A pair of brown and gold plaid upholstered hotel chairs.

Now, the script asks if you want this to be a private seat. Answer yes if you want things said or emoted in this seat to be heard only by other players sitting in the same seat.


Finally, the script asks if you want a message appended to the title and who display when someone sits in the seat. Answer yes if you want the room's title modified in this way. Be aware that the message will be 'sitting on the' seatname.


That's it. The seat is added. If you need to go back and change something, you can use @editseat or you can just change one message (@sit, @osit, @stand, @ostand, @sitting).

If you want to remove a seat, use @rmseat seatname.

To get a list of the seats defined in the room, use the command @seats.

To use a seat, a person will SIT SEATNAME. To get up from the seat, a person will STAND.

Finally, you should set the standing and sleeping messages. The standing message is the list of players in the room who are not sitting on a seat which will be displayed with the list of sitters. It defaults to 'name name and name are here.' The sleeping message is displayed for disconnected players who are not in a seat and who have not been removed to their home room by the housekeeper.

@standing here is "%N <is/are> standing by the window."

@sleeping here is "%N <is/are> sacked out on the floor."

In the case of rooms where there are going to be a large number of people, you can use a room option to put the standing and sleeping people in a different paragraph from the sitting people. To do this, set the following room option.

@room-option +separate_seats


Exits and Virtual Exits

To connect your room to another room on the MOO you need to dig an exit. If you want to go to the other room and come back to the room you started in, you need to dig TWO exits. You can dig either a regular exit, which is an object in its own right, or a virtual exit which is more limited in how it can be customized, but consumes less quota. If you want to dig an exit to a room you don't own, the owner will need to issue a command to make the exit work. In the meantime, though, you can do all the customization you want on the exit.

Let's assume you want to make an exit to room #8888 (a parking lot) called "window". While in the hotel room, issue the command:

@dig window to #8888

If you want to dig both exits, such as from the hotel room to a hallway, and a hallway to the hotel room, you can instead @dig hallway|suite to #7777. To make a virtual exit, @vdig hallway|suite to #7777.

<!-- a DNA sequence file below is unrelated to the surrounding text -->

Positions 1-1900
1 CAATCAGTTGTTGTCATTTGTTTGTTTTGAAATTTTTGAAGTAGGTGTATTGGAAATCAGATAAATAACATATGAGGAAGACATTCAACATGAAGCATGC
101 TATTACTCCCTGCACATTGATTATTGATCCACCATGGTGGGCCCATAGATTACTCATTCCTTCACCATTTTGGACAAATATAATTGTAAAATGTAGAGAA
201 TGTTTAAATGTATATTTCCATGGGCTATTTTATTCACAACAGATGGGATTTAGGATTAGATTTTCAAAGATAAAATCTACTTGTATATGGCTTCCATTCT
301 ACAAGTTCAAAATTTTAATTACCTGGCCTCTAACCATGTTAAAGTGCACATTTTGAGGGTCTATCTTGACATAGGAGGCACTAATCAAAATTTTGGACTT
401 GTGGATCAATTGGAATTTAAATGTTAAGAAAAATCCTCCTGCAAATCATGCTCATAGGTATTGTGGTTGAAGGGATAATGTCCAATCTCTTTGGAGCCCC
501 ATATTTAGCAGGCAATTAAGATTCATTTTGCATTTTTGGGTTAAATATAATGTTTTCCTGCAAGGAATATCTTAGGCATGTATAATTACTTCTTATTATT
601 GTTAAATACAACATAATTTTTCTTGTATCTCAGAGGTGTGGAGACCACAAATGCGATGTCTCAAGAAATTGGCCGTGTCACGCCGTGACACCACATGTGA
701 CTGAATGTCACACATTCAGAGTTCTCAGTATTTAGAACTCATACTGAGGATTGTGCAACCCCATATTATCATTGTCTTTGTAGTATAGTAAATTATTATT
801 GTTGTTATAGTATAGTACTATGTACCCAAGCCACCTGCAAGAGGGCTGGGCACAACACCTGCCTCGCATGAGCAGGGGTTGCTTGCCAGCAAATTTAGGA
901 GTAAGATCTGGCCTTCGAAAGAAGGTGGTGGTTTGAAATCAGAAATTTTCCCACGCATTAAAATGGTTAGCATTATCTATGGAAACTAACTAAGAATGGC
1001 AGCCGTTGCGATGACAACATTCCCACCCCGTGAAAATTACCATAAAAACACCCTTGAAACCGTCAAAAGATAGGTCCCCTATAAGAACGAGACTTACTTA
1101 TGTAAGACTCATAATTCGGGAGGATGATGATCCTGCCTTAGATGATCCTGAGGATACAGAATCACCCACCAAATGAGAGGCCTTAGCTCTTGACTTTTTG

The output of that command will tell you the object number(s) of your exit(s), and may inform you that the other room's owner needs to add a legal entrance for you. Let's change the parent of this exit to a more featureful parent than the generic exit, the $DC_exit. For the $DC_exit, it's very important that you use the convert command and not @chparent. If you set your build option for dig_exit at the beginning of the tutorial, the exit will automatically have the $DC_exit as its parent, and you won't need to convert it.

convert window to $DC_exit

First, you should describe the exit. (You can only describe a real exit, not a virtual one. If you make a virtual exit, you should also make a detail with the same aliases as the exit name which provides the description.) You could simply describe what the window looks like:

@describe window as "The window is sparkling clean.

But you should be able to look through a window, especially if it's clean.

@describe window as "Through the sparkling clean window, you can see %w in the parkling lot below.

The %w in the description will be replaced with a list of players in room #8888. You can also use %c to see a list of the contents in the other room. You can use %l to see the complete description of the other room. If no players are present in the other room, %w will show the @no_one message (which is by default "no one"). If no players or objects are present in the other room, %c will be replaced with the @nothing message, which defaults to "nothing". These tricks are only available with the $DC_exit (#855) or $DC_door (#1855), not with the generic #7 exit or with a virtual exit.

On this exit parent (but not the generic or virtual kind) you can also use %<source> instead of typing the origin room's name, and %<dest> instead of the destination room's name. This makes for less updating if a room should change its name in the future.

If you use a virtual exit rather than a real exit, you should still describe the exit. You won't be able to @describe the exit, but you can make a detail for it. A person who loooks at an exit should not receive the response "You see nothing special."